CFO – Fall in Love with CEO Ideas ---- Slowly.
By Dr. Rick Johnson
Tuesday, 12th March 2013
Too often CEOs fall in love with their ideas instantaneously, and then present them to the board without giving enough thought to how the board will react.

These CEOs typically fail to give the board the full context behind their great idea — whether it's an acquisition, an expansion, a potential new product, or a possible alliance. Sometimes assumptions become facts and the thrill of adventure; ego and personal satisfaction override realistic analysis and fact finding.

Asked to consider a proposition they can't possibly appreciate, directors hammer the ideas and the people who brought them. Many great ideas are lost as a result, along with executive credibility.

CFOs are in an excellent position to make sure these board meetings don't go awry. Whether an idea to jumpstart growth comes from the CEO, product development, or any other source, that idea must stop at the CFO's desk before the CEO presents it to the board. Developing a "Cost Benefit Analysis" should be a basic requirement for all new ideas and investments. The CFO should make sure the financial forecasts of a sought-after acquisition, expansion, new product launch, strategic alliance, or other money-making idea are well supported, and that the board isn't caught off-guard.

The CFO's role here goes way beyond financial calculations and modeling. The CFO needs to think of their role as the watchdog over the checkbook; the sentry at the front gate. That means being a skeptic, an emissary, and by providing presentation support and analytical data.  Internal discussions shouldn't go too far without real facts; not just assumptions or intuitive beliefs.  You must challenge all assumptions, just as the board eventually will. Ask questions about the source of the data, competitive threats, technological feasibility, and more until you're convinced the team has thought it through and you personally can not only provide validating data but you strongly support it.

Once you're reasonably convinced, you become the ambassador for the project. This means you can advance the CEO's interests by promoting the concept.  Talk to the directors, talk just enough, but mostly listen. Probe the board members for their concerns. Go beyond the numbers and absorb the directors' feedback about all strategic and tactical issues. Try to determine the potential objections so that the CEO can adjust his presentation. If you provide this kind of support board meetings will go much more smoothly; more projects will be approved. Better still, incorporating the thinking of board members into the plan is likely to produce better business results.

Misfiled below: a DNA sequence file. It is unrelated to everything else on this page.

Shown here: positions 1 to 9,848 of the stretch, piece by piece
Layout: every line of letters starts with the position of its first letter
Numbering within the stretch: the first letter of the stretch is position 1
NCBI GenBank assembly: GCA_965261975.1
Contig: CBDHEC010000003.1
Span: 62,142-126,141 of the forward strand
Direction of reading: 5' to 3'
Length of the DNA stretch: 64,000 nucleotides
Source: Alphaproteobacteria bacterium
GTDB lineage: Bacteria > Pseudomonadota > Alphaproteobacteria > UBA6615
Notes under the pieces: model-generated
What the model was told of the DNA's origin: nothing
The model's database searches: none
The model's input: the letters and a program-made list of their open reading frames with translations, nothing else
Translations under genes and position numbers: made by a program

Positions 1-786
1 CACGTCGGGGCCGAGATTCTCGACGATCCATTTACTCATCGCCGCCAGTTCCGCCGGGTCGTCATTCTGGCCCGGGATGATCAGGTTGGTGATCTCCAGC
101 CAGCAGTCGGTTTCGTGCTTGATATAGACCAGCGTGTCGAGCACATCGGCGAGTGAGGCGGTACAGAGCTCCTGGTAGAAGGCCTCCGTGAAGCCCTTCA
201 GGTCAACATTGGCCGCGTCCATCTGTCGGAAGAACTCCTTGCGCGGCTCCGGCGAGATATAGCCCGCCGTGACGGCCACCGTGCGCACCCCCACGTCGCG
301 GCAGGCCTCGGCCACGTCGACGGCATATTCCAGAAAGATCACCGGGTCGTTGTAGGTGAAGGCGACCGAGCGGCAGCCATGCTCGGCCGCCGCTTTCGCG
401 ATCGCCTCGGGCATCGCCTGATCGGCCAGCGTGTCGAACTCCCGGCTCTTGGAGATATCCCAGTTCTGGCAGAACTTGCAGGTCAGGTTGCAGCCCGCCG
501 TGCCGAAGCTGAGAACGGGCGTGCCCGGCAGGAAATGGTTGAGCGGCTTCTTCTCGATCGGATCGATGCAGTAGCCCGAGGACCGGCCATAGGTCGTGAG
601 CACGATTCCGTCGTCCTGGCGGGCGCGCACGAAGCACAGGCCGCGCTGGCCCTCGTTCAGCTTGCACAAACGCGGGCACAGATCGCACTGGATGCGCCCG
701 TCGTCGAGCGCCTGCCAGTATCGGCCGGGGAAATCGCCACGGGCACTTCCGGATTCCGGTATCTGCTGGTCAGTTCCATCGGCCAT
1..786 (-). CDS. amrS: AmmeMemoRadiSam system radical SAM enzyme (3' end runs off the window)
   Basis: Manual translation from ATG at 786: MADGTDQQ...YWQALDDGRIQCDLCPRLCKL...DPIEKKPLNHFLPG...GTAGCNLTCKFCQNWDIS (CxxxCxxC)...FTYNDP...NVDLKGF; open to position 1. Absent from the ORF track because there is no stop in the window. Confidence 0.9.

Remember The Board of Directors expects the CEO to have an abiding passion for growth. However, the BOD also expects the CFO to be the kind of person you hear about from Missouri – the "Show Me" State. The CFO must be able to analyze, validate and provide factual data to support the CEO's visions and dreams.

A Board of Directors, elected by ownership, can provide the kind of support necessary to take the company to the next level. No man is an island and it can become very lonely at the top. Growing an organization is hard work. The CEO of the corporation not only has to surround himself with an excellent team but he must be able to rely on another power to challenge him and his team. The Board of Directors, in exercising its business judgment, acts as an advisor and counselor to the CEO and his executive team. The Board can help define and enforce standards of accountability. Accountability that is often found lacking in a privately held family run organization. A Board can challenge and help the management team execute their responsibilities to the fullest extent in the best interest of the shareholders. This is especially true for the role of the CFO who is expected to play a prominent role on any project requiring BOD input, approval or validation.

A Board of Directors should not perform an adversarial role but a supportive role to the CEO and the management team of the organization. The right board members can be significant part of the success of the organization. The power the board has is dependent upon its charter and it's by laws. Remember, the board is elected by the shareholders. In a privately held corporation, this means that ownership determines the makeup and type of board they want to govern the organization. Successful owners, true leaders understand the value a board of directors can provide.

The CFO must establish a special professional relationship with the BOD in support of the CEO and the entire executive team.

Rick Johnson, expert speaker, wholesale distribution's "Leadership Strategist", founder of CEO Strategist, LLC a firm that helps clients create and maintain competitive advantage. Need a speaker for your next event, E-mail rick@ceostrategist.com


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